infrastructure and educational opportunities. If Indianapolis was serious about

attracting new businesses to the area, they'd have been much better off putting

the money for the stadium and the Super Bowl into improving roads and schools."

Indiana

University-Purdue University Indianapolis

Professor Susan Hyatt taught a

class last year on the effect of major sporting events on metropolitan areas.

She declined to delve too deeply into the economic aspects, but said the Super

Bowl could be a turning point for the city's image, both locally and nationally,

much like another major sporting event was 30 years ago for the city.

"Pride is one of those benefits you can't quantify,"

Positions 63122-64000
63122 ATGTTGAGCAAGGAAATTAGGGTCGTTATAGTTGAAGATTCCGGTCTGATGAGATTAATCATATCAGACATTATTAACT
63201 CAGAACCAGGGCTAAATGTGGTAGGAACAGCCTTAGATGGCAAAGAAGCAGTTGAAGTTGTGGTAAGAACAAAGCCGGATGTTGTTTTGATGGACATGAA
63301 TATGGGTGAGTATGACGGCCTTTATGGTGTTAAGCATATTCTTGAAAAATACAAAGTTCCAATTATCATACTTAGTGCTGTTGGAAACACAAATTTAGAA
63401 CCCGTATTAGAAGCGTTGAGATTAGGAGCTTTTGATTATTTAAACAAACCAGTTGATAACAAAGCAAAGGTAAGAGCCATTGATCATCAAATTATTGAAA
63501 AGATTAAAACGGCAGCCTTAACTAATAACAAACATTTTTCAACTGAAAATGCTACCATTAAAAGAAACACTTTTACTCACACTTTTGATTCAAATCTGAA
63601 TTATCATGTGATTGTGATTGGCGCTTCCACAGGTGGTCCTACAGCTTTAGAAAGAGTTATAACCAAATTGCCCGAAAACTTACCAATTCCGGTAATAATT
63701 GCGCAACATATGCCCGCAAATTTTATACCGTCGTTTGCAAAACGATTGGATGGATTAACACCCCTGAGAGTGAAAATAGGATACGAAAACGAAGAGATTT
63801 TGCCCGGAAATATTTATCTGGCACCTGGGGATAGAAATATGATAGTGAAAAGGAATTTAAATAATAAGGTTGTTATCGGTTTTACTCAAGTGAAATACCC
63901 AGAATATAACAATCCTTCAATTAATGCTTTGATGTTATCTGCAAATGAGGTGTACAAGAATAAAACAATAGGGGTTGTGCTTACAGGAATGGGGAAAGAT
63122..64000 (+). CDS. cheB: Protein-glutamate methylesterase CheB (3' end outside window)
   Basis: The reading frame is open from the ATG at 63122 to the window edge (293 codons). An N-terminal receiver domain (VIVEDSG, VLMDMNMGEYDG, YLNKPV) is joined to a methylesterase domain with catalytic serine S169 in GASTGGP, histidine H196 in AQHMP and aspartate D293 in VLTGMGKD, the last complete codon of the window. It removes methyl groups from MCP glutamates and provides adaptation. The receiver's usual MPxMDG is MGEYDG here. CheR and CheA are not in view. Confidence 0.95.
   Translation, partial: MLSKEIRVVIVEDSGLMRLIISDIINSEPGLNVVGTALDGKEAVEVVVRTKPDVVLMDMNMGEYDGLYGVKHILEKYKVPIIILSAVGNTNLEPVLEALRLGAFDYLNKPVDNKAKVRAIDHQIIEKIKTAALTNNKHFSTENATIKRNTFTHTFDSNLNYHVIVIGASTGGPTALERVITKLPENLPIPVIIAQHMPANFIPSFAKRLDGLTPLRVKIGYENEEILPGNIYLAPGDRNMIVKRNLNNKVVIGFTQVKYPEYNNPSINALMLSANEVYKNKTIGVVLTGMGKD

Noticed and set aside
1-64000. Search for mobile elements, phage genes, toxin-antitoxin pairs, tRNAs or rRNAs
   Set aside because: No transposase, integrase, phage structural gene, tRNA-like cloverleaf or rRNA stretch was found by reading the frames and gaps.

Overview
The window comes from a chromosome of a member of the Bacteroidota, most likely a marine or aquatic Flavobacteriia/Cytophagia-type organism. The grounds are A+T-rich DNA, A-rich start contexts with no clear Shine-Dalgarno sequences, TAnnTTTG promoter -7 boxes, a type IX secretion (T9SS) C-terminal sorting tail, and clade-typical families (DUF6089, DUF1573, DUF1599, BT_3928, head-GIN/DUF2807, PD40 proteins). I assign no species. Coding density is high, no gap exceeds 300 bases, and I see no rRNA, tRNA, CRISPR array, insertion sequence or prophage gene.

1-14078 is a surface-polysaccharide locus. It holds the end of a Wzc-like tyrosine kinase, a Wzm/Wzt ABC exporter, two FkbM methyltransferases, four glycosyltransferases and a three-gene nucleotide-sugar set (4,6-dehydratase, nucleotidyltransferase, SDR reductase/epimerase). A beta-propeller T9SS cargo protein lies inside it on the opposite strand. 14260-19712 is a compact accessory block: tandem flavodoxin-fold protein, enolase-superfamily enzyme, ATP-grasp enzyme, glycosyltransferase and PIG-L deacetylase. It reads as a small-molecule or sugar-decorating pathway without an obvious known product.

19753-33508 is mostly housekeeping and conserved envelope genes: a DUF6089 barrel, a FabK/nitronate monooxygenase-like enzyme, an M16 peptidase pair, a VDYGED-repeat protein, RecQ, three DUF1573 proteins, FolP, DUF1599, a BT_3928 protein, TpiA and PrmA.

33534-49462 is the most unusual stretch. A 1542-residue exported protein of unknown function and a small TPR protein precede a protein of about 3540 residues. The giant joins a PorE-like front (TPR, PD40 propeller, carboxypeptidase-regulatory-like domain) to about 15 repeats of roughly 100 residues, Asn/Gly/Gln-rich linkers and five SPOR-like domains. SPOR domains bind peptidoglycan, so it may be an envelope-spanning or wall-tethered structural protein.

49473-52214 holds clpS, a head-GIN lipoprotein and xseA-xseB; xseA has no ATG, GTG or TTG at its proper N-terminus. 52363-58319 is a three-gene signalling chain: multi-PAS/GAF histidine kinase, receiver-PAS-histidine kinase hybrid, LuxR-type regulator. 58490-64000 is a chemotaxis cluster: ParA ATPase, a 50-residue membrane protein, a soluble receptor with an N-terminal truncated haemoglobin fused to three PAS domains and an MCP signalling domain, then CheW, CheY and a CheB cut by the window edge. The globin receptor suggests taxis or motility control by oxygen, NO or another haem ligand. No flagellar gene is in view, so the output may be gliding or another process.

Hyatt said. "You still have people talking about the Pan-Am Games and how

exciting it was to have so many different people here. It certainly can affect

this generation of residents the same way. It's a good thing to make people

proud of where they live. We need to hope they (city officials and residents)

keep it going, to continue making Indianapolis a great place to visit and live."

Hyatt and Ailes both suggested the Super Bowl could help

provoke debate about other local hot-button topics, such as better public

transit options.

"Not everyone who comes to the city wants to rent a car,

so if we want tourists to return to the city, it's important to have good,

reliable public transportation," Hyatt said. "There are going to be

special transportation options for Super Bowl visitors, but those will go away

(after the game). Better yet, we need better public transportation for the

people who actually live here."